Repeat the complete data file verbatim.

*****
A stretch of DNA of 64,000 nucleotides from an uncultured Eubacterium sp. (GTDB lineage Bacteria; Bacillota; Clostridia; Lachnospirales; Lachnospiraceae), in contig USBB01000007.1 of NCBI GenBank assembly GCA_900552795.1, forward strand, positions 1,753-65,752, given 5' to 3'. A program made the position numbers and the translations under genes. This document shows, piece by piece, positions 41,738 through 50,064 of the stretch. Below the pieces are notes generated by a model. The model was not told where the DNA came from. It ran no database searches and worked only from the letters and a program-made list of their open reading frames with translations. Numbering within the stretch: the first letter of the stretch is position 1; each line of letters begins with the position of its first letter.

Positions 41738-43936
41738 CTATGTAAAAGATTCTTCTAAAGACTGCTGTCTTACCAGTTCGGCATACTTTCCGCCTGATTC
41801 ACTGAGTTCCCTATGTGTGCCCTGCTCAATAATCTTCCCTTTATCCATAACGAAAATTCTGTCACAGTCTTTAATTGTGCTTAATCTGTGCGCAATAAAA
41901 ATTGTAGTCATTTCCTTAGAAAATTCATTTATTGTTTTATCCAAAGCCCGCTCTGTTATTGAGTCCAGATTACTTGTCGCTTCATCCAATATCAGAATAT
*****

A stretch of DNA of 64,000 nucleotides from an uncultured Eubacterium sp. (GTDB lineage Bacteria; Bacillota; Clostridia; Lachnospirales; Lachnospiraceae), in contig USBB01000007.1 of NCBI GenBank assembly GCA_900552795.1, forward strand, positions 1,753-65,752, given 5' to 3'. A program made the position numbers and the translations under genes. This document shows, piece by piece, positions 41,738 through 50,064 of the stretch. Below the pieces are notes generated by a model. The model was not told where the DNA came from. It ran no database searches and worked only from the letters and a program-made list of their open reading frames with translations. Numbering within the stretch: the first letter of the stretch is position 1; each line of letters begins with the position of its first letter.

Positions 41738-43936
41738 CTATGTAAAAGATTCTTCTAAAGACTGCTGTCTTACCAGTTCGGCATACTTTCCGCCTGATTC
41801 ACTGAGTTCCCTATGTGTGCCCTGCTCAATAATCTTCCCTTTATCCATAACGAAAATTCTGTCACAGTCTTTAATTGTGCTTAATCTGTGCGCAATAAAA
41901 ATTGTAGTCATTTCCTTAGAAAATTCATTTATTGTTTTATCCAAAGCCCGCTCTGTTATTGAGTCCAGATTACTTGTCGCTTCATCCAATATCAGAATAT